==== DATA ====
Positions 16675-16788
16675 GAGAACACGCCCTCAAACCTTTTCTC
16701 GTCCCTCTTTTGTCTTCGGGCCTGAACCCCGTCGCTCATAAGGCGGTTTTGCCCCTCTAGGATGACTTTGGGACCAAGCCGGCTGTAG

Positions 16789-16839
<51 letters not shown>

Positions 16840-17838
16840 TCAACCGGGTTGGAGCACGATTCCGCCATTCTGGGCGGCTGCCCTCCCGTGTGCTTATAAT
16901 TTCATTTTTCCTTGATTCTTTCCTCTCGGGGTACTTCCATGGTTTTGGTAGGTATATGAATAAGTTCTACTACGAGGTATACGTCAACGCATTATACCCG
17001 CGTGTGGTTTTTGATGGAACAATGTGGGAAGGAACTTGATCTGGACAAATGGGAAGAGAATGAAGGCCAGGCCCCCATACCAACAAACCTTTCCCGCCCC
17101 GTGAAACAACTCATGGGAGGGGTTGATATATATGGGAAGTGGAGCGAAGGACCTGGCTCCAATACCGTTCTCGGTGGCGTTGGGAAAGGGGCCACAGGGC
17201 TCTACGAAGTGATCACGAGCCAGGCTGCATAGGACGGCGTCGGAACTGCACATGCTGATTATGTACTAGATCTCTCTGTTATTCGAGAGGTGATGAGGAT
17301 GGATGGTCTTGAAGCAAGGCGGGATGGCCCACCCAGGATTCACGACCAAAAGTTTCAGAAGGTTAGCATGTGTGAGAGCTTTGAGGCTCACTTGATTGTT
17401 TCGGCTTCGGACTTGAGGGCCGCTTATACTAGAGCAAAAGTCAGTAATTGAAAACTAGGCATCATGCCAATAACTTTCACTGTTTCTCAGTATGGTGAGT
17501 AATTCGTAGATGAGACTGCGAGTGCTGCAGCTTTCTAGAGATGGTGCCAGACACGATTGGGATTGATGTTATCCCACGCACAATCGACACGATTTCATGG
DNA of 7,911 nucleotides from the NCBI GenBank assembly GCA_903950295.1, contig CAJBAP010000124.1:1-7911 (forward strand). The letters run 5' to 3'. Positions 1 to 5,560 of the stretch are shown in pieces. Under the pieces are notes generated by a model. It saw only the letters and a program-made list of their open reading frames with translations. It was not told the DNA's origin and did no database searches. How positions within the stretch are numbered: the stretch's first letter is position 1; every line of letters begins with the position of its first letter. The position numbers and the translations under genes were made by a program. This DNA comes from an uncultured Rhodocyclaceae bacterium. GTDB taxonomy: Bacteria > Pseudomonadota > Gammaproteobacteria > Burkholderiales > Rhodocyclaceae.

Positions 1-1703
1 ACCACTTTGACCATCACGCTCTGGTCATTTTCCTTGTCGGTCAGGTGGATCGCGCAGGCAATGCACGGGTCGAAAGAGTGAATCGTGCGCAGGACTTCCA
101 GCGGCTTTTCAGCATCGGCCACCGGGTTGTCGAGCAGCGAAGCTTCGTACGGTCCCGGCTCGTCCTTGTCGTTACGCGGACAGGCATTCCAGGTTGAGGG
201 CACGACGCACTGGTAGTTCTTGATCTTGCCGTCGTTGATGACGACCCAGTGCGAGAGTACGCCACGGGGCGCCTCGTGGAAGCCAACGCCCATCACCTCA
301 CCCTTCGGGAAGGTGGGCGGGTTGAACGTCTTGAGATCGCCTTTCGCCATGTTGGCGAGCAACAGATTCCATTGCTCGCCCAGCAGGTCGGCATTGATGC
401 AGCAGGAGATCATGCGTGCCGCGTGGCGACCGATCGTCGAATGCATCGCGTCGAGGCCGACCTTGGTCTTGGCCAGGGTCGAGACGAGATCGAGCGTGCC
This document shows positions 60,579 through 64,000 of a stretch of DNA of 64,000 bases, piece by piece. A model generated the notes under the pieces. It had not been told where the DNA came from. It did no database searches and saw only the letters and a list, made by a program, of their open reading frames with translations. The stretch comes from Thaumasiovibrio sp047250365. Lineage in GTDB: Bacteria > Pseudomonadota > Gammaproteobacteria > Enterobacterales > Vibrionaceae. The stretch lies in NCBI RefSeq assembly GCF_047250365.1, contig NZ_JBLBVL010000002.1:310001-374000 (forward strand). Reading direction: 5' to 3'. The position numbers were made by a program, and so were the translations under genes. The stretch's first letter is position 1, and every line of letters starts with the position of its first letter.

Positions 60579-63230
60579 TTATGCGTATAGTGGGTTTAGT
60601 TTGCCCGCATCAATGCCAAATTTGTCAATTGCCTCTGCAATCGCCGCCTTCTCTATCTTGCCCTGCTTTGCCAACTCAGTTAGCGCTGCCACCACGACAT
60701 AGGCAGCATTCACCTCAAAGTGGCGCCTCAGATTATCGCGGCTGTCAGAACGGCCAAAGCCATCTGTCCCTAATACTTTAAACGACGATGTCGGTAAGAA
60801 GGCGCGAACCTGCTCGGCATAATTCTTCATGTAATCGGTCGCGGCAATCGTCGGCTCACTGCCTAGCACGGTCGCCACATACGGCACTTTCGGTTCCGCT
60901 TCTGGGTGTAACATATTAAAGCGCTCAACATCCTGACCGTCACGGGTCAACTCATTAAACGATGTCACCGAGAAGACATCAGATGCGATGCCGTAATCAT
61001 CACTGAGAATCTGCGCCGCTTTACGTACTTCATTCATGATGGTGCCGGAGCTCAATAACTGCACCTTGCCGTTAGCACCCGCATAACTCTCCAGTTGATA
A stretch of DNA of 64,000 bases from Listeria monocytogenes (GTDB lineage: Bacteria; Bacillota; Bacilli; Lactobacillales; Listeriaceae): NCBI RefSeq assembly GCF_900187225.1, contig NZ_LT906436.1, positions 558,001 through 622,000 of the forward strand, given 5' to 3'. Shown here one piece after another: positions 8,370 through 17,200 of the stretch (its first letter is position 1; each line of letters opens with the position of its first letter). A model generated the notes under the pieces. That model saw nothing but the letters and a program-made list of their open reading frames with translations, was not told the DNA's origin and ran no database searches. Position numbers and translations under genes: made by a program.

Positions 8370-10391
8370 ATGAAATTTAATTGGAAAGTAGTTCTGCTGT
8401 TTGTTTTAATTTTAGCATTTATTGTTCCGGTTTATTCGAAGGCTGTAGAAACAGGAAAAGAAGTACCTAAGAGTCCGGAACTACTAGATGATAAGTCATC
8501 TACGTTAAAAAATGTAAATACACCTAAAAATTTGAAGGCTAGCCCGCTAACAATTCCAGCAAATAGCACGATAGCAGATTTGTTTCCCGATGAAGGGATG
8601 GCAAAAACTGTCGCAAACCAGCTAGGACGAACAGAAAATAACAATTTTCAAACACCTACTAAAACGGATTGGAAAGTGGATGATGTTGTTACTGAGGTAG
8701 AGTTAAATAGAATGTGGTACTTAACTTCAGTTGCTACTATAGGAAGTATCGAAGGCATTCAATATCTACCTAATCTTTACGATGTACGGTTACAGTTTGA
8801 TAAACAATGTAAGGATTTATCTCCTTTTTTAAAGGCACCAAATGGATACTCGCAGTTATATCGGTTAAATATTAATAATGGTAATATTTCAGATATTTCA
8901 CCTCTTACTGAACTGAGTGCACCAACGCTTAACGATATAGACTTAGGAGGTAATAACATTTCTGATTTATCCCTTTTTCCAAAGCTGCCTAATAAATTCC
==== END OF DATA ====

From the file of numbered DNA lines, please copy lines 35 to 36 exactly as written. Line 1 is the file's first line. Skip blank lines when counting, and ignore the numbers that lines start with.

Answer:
8601 GCAAAAACTGTCGCAAACCAGCTAGGACGAACAGAAAATAACAATTTTCAAACACCTACTAAAACGGATTGGAAAGTGGATGATGTTGTTACTGAGGTAG
8701 AGTTAAATAGAATGTGGTACTTAACTTCAGTTGCTACTATAGGAAGTATCGAAGGCATTCAATATCTACCTAATCTTTACGATGTACGGTTACAGTTTGA